In those years Brzezinski did not hesitate to play the terrorist card against the Soviet Union: he reinforced the efforts of the SAVAK (the Shah of Iran’s intelligence service) to work with the Islamist antecedents of al-Qaeda to destabilize Afghanistan, in a way which soon led to a Soviet invasion of that country. At the time, as he later boasted, Brzezinski told Carter, “We now have the opportunity of giving to the USSR its Vietnam War.”
CIA Director William Casey continued this strategy of using terrorists against the USSR in Afghanistan. At first the CIA channeled aid through the Pakistani ISI (Interservices Intelligence Service) to their client Afghan extremists like Gulbeddin Hekmatyar (today one of America’s enemies in Afghanistan). But in 1986, “Casey committed CIA support to a long-standing ISI initiative to recruit radical Muslims from around the world to come to Pakistan and fight with the Afghan Mujaheddin.” CIA aid now reached their support Office of Services in Peshawar, headed by a Palestinian, Abdullah Azzam, and by Osama bin Laden. The al-Kifah Center, a U.S. recruitment office for their so-called Arab-Afghan foreign legion (the future al Qaeda), was set up in the al-Farook mosque in Brooklyn.
It is important to recall Brzezinski’s and Casey’s use of terrorists today. For in Libya, as earlier in Kosovo and Bosnia, there are alarming signs that America has continued to underwrite Islamist terrorism as a means to dismantle socialist or quasi-socialist nations not previously in its orbit: first the USSR, then Yugoslavia, today Libya. As I have written elsewhere, Gaddafi was using the wealth of Libya, the only Mediterranean nation still armed by Russia and independent of the NATO orbit, to impose more and more difficult terms for western oil companies, and to make the whole of Africa more independent of Europe and America.
Support for the mujahedin included collusion in law-breaking, at a heavy cost. In the second part of this essay, I will show how government protection of key figures in the Brooklyn al-Kifah Center left some of them free, even after they were known to have committed crimes, to engage in further terrorist acts in the United States -- such as the first World Trade Center bombing in 1993.
The U.S.-al-Qaeda Alliance in Libya
The NATO intervention in Libya has been presented as a humanitarian campaign. But it is not: both factions have been committing atrocities. Thanks in part to the efforts of the well-connected p.r. firm the Harbour Group, working on behalf of the Benghazi opposition’s National Transitional Council [NTC], Americans have heard many more press accounts of atrocities by pro-Gaddafi forces in Libya than by the Benghazi opposition. But in fact, as the London Daily Telegraph reported,
Thomas Mountain concurs that “Since the rebellion in Benghazi broke out several hundred Sudanese, Somali, Ethiopian and Eritrean guest workers have been robbed and murdered by racist rebel militias, a fact well hidden by the international media.” Such reports have continued. Recently, Human Rights Watch accused the rebels of killing Gaddafi supporters who were just civilians and looting, burning and ransacking pro-Gaddafi supporters' houses and areas.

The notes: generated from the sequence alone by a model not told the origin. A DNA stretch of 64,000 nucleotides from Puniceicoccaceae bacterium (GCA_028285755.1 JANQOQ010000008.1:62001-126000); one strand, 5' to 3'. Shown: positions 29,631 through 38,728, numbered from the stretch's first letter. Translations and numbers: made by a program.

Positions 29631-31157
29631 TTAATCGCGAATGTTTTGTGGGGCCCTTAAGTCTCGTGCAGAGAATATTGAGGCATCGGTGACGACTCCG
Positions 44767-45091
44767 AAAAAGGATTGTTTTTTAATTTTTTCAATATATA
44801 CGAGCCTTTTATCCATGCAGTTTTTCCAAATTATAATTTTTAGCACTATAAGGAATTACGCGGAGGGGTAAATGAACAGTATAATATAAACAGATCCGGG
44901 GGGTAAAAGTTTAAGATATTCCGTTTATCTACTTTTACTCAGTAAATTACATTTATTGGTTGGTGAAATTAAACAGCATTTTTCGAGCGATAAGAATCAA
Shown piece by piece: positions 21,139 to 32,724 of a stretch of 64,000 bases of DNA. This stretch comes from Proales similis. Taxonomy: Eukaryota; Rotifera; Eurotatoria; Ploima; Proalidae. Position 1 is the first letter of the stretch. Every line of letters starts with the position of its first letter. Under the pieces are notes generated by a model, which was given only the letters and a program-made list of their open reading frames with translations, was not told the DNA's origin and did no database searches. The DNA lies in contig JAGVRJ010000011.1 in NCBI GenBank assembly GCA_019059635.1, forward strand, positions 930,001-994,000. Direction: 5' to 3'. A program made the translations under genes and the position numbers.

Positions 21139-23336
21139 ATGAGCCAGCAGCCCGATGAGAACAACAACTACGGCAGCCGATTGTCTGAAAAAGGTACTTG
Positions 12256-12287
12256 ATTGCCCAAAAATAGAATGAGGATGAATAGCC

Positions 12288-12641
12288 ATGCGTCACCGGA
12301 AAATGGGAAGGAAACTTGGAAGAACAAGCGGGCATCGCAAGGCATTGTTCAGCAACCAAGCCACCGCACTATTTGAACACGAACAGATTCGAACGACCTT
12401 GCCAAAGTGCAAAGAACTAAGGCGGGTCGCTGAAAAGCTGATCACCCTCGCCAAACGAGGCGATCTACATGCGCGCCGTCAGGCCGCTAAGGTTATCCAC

Americans and Europeans are still less likely to learn from their media that among the groups in the Benghazi transitional coalition, certainly the most battle-seasoned, are veterans of the Al-Jama'a al-Islamiyyah al-Muqatilah bi-Libya (Libyan Islamic Fighting Group, or LIFG). The importance of the LIFG contingent in the TNC has been downplayed in a recent issue of the International Business Times:
It remains to be seen whether a victorious TNC would be able to contain the Islamist aspirations of the ruthless jihadist veterans in their ranks.
There are those who fear that, from their years of combat in Afghanistan and Iraq, the battle-hardened LIFG, although probably not dominant in the Benghazi coalition today, will come to enjoy more influence if Benghazi ever gets to distribute the spoils of victory. In February 2004, then-Director of Central Intelligence George Tenet testified before the Senate Intelligence Committee that “one of the most immediate threats [to U.S. security in Iraq] is from smaller international Sunni extremist groups that have benefited from al-Qaida links. They include ... the Libyan Islamic Fighting Group.” In 2007 a West Point study reported on “the Libyan Islamic Fighting Group's (LIFG) increasingly cooperative relationship with al-Qaeda, which culminated in the LIFG officially joining al-Qaeda on November 3, 2007.” It is possible that the West Point study exaggerated the LIFG-Al Qaeda connection. What matters is that Britain and the US were well aware of the West Point assessment, yet their special forces nevertheless secretly backed the Benghazi TNC, even before the launch of NATO air support: